(Washington) A US central bank official said Friday that the conflict in Ukraine had him pushing for a rate hike of only a quarter point on Wednesday, but he is defending a half-percentage point increase or more this year. .
Posted yesterday at 12:26 PM.
The Federal Reserve raised interest rates on Wednesday for the first time since 2018 in the face of inflation.
The institution opted for a cautious increase, raising it by a normal quarter of a percentage point, rather than by half a point directly. The rates, which since March 2020 have been in the range of 0 to 0.25%, are now between 0.25 and 0.50%.
Christopher Waller, a Fed governor, explained that economic data, particularly rising inflation, “strongly encourages us to raise interest rates by 50 basis points”, “but geopolitical events suggest that we are moving forward with caution.” CNBC on Friday.
“These two factors combined led me not to call for the 50 basis point increase at this meeting, and to support the 25 basis point increase that we have adopted,” he said.
But Christopher Waller argues that the Fed will have to resort to steeper increases at future meetings, “if we have an impact on inflation later this year and next.” this means [une hausse de] 50 basis points in one or more meetings in the near future.”
By the end of 2022, prices should hover around their considered “neutral” level, which Mr. Waller puts between 2 and 2.15%.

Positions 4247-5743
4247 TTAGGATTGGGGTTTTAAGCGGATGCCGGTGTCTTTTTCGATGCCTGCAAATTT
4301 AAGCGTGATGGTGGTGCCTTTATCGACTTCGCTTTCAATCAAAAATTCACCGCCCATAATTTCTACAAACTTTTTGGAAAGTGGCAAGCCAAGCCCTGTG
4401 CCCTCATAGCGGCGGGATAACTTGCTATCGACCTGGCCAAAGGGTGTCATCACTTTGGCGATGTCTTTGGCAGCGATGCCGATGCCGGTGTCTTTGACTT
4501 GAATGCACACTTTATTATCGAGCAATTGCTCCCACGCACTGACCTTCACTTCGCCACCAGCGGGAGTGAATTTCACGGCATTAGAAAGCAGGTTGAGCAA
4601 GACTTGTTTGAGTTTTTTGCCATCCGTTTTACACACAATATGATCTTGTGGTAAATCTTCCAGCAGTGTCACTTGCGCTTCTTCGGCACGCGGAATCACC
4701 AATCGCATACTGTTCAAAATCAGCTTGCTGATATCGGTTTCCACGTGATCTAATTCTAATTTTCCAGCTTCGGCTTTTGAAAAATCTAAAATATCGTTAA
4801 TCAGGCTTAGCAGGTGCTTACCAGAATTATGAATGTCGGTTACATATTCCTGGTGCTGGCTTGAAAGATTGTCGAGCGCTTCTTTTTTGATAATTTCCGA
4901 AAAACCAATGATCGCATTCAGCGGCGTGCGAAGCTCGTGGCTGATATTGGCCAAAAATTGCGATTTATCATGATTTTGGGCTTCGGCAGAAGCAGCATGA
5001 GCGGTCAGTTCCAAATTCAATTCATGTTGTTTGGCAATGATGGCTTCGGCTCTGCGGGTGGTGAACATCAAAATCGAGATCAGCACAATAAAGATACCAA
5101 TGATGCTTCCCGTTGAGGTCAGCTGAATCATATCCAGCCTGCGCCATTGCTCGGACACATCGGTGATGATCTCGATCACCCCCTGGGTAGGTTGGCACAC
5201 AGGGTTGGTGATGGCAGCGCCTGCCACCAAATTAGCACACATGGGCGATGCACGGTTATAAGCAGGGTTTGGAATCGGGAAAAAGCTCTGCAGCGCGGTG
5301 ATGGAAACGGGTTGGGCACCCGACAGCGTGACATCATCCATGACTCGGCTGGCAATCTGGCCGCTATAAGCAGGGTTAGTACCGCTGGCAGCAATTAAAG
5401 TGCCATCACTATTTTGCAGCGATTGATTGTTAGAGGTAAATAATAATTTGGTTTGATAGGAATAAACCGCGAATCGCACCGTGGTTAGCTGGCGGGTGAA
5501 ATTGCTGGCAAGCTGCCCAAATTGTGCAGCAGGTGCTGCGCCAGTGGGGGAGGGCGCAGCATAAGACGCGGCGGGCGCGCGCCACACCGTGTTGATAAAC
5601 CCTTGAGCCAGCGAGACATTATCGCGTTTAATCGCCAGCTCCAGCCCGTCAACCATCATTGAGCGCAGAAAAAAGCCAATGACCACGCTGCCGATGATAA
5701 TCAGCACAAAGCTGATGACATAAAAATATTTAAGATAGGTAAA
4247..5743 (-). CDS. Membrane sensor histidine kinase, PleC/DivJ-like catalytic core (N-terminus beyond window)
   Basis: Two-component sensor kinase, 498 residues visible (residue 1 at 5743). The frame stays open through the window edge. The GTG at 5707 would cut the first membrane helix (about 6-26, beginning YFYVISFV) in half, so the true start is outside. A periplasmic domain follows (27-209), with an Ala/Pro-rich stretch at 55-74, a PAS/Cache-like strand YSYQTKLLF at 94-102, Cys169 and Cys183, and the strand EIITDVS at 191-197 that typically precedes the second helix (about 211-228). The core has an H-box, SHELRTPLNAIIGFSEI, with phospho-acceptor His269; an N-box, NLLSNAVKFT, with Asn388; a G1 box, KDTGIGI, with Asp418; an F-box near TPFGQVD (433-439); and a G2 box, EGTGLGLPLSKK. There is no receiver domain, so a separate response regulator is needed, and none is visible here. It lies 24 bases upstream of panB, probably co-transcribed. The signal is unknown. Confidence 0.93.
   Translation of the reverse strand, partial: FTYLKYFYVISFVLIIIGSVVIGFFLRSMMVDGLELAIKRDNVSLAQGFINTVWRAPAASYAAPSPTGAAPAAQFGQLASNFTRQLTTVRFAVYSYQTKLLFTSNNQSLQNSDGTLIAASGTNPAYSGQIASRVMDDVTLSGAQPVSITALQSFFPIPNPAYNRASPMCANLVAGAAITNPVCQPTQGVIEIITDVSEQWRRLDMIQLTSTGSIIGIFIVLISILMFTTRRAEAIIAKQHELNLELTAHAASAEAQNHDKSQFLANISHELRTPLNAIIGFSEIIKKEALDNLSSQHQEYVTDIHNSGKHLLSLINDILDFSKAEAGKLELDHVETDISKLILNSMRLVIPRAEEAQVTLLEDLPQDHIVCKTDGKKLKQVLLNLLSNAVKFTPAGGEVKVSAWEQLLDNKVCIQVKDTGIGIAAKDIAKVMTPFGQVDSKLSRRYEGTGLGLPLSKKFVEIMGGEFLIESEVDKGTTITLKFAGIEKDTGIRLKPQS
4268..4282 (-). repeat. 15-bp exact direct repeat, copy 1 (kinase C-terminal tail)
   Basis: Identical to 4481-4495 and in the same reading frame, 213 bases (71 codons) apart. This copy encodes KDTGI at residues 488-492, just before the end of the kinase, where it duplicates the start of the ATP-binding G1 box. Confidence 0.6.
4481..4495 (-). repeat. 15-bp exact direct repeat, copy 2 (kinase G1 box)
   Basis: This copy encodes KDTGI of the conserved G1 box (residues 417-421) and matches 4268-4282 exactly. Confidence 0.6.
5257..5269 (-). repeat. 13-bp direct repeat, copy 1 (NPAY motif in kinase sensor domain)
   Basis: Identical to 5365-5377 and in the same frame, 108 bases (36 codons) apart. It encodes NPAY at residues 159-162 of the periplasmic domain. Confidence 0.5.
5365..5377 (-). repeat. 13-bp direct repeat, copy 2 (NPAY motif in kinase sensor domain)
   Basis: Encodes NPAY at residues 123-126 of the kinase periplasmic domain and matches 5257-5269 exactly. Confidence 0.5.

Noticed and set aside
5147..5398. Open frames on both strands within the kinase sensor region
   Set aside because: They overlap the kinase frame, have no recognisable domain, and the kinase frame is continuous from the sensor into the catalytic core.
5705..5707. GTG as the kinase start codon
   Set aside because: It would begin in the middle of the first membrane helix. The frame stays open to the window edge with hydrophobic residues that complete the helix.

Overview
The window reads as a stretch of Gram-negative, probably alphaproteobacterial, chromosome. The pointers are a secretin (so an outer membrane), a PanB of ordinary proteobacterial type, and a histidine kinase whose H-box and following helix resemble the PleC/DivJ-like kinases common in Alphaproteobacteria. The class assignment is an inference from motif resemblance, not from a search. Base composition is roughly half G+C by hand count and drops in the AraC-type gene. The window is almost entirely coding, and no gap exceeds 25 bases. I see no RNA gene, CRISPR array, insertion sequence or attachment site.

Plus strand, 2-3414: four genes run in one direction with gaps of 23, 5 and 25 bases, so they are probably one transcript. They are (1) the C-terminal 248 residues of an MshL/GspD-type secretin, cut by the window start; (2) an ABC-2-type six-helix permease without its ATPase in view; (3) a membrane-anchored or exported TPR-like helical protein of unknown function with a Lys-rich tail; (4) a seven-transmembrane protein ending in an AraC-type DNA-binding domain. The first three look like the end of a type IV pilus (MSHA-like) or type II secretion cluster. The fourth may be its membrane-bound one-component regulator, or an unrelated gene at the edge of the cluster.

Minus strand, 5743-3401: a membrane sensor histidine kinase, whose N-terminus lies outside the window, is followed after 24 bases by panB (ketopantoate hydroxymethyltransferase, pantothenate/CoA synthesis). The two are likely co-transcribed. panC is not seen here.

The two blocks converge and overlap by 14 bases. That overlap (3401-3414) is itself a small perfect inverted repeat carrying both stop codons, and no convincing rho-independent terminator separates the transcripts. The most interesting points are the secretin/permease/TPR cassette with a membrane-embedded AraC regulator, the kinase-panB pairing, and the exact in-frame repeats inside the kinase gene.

It is believed that the reduction of the balance sheet should have started “before” the meeting of 26 and 27 July, i.e. it should start during the next meeting, 3 and 4 May, or the next, 14 and 15 June.
The Fed will already be gradually phasing out the billions of dollars in Treasuries and other assets it has purchased since March 2020, to prop up the economy.
In Wednesday’s vote, only one official, St. Louis Fed President Jim Bullard, voted against a 0.25 percentage point increase, saying he favored a faster 0.50 point increase.
This increase, as well as “implementation [d’] He explained in a written statement on Friday that a plan to reduce the size of the Federal Reserve’s balance sheet would have been more appropriate.
“Despite the geopolitical risks, the US economy is expected to continue to grow in 2022 and 2023 at a rate well above its potential long-term growth rate,” he said.
He added that this, along with high inflation, “means that the committee’s policy rate is very low at the moment,” stressing the Fed’s need to “move quickly to address this situation or risk losing its credibility with regard to targeted inflation.”
He’s pushing for prices to be “above 3% this year”.
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